Technological change and the make-or-buy decision

Ann P. Bartel, Saul Lach, Nachum Sicherman

Research output: Contribution to journalArticlepeer-review

13 Scopus citations


A central decision faced by firms is whether to make intermediate components internally or to buy them from specialized producers. We argue that firms producing products for which rapid technological change is characteristic will benefit from outsourcing to avoid the risk of not recouping their sunk cost investments when new production technologies appear. This risk is exacerbated when firms produce for low volume internal use, and is mitigated for those firms that sell to larger markets. Hence, products characterized by higher rates of technological change will be more likely to be produced by mass specialized firms to which other firms outsource production. Using a 1990-2002 panel data set on Spanish firms and an exogenous proxy for technological change, we provide causal evidence that technological change increases the likelihood of outsourcing. JEL Codes: O33, L24.

Original languageAmerican English
Pages (from-to)165-192
Number of pages28
JournalJournal of Law, Economics, and Organization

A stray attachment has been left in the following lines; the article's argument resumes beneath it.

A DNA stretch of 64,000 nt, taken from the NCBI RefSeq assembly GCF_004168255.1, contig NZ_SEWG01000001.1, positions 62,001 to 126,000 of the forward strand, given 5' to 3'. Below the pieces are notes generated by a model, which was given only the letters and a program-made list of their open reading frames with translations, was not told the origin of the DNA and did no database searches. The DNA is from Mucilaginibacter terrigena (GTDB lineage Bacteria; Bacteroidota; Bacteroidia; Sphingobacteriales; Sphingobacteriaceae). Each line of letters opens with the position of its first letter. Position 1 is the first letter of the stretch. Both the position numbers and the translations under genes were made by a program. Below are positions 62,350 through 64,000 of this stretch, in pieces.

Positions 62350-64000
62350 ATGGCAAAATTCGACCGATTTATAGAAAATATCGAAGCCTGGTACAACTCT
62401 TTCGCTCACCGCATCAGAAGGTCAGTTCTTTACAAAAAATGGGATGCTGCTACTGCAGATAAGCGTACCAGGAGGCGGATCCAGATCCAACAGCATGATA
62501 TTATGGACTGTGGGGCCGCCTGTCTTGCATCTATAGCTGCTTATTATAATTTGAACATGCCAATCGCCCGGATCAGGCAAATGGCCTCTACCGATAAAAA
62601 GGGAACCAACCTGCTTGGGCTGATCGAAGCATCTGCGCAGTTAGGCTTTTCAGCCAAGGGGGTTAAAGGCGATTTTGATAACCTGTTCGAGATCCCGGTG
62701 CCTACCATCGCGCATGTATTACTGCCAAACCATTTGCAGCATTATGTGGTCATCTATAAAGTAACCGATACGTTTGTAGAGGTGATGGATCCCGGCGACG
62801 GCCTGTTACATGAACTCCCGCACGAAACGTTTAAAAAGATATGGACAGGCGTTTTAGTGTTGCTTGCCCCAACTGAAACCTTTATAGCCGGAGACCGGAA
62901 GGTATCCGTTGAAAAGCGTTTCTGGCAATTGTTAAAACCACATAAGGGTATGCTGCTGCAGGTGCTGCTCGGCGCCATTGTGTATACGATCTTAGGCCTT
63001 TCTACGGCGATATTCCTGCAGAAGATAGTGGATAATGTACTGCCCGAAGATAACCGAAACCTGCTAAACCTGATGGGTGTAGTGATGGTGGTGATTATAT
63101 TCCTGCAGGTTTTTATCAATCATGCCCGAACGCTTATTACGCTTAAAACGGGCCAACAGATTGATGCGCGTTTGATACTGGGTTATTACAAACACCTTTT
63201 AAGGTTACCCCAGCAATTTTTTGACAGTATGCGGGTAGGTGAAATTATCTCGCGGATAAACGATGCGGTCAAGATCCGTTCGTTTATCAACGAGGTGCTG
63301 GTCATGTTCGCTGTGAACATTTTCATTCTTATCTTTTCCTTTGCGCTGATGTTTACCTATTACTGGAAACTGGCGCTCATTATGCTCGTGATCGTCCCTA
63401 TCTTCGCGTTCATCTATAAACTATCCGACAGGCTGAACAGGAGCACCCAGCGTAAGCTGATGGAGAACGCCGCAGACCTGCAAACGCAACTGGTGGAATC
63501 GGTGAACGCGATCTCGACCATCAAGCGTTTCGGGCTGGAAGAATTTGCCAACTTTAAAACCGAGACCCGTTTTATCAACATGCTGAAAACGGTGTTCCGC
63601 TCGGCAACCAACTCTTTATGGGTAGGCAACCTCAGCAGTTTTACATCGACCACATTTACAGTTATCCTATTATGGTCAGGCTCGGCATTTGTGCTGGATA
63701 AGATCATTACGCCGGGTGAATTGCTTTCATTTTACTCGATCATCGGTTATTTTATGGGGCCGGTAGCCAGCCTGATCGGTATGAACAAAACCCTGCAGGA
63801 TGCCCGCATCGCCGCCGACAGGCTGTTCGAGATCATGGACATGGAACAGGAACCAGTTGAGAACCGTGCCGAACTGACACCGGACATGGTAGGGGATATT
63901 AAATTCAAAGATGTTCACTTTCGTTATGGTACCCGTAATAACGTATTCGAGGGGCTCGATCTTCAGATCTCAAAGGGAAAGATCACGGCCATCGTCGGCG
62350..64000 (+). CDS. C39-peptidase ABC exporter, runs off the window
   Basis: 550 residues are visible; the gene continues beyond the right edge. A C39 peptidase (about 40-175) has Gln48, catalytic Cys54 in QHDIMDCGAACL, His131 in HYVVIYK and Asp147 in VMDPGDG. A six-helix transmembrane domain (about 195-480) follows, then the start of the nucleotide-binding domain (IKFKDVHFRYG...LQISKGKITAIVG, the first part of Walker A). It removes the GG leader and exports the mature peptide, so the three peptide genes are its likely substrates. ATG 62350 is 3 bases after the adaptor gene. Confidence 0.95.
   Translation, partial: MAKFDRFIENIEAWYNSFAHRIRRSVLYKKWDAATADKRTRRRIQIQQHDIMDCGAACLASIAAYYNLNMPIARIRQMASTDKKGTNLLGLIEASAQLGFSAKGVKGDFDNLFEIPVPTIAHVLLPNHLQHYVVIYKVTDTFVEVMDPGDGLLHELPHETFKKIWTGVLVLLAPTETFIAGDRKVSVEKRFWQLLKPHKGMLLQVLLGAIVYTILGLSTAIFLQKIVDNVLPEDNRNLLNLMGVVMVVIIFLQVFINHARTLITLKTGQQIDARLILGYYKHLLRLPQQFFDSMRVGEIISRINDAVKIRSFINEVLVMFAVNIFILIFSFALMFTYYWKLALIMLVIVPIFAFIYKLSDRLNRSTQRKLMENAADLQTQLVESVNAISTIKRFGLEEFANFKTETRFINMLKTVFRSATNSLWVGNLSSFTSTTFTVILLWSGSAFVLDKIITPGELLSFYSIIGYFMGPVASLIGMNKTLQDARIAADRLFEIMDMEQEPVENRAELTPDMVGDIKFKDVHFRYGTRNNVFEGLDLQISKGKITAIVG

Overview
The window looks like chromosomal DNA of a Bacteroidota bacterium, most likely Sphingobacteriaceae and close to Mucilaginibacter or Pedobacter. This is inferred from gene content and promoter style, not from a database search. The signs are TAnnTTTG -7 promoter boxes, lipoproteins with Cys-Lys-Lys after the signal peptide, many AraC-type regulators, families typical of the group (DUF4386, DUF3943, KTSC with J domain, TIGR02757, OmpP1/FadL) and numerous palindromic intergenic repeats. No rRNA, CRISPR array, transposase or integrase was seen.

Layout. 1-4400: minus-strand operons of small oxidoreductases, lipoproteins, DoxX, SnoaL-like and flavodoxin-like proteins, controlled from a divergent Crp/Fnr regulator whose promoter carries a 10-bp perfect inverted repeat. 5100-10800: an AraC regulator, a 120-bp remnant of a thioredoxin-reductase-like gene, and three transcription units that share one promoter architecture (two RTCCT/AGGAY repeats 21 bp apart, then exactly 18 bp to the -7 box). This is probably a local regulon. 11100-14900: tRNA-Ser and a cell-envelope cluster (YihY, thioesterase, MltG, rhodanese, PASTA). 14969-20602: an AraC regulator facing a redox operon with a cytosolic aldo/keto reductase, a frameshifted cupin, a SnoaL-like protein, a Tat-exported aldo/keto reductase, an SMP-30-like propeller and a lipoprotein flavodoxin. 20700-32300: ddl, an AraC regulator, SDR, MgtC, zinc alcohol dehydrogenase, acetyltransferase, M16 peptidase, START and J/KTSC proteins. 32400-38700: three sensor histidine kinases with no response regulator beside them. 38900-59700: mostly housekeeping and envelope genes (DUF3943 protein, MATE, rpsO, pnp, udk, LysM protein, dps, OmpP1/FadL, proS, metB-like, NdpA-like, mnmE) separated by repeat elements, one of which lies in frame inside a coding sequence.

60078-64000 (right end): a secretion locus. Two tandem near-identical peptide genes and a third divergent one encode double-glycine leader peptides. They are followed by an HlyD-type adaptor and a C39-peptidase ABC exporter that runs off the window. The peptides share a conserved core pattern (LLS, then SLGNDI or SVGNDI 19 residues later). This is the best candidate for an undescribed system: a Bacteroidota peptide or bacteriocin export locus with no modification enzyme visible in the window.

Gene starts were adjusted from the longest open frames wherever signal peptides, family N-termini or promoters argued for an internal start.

Issue number1
StatePublished - Mar 2014

Bibliographical note

Funding Information:
The authors gratefully acknowledge the generous support of grants from the Columbia University Institute for Social and Economic Research and Policy, Columbia Business School’s Center for International Business Education and Research, and the European Commission (Grant # CIT5-CT-2006-028942). We thank Diego Rodriguez Rodriguez for his assistance with the ESSE data and Daniel Johnson and William Kerr for providing us with their algorithms for converting patent data from industry of origin to industry of use. We received extremely helpful comments from Maria Guadalupe, Steven Tadelis, Catherine Thomas, and participants in the February 2009 “Innovation, Internationalization and Global Labor Markets” Conference in Torino, Italy. Outstanding research assistance was provided by Ricardo Correa, Cecilia Machado, Raymond Lim, and Abraham Bae. Saul Lach thanks the Wolfson Family Charitable Trust.


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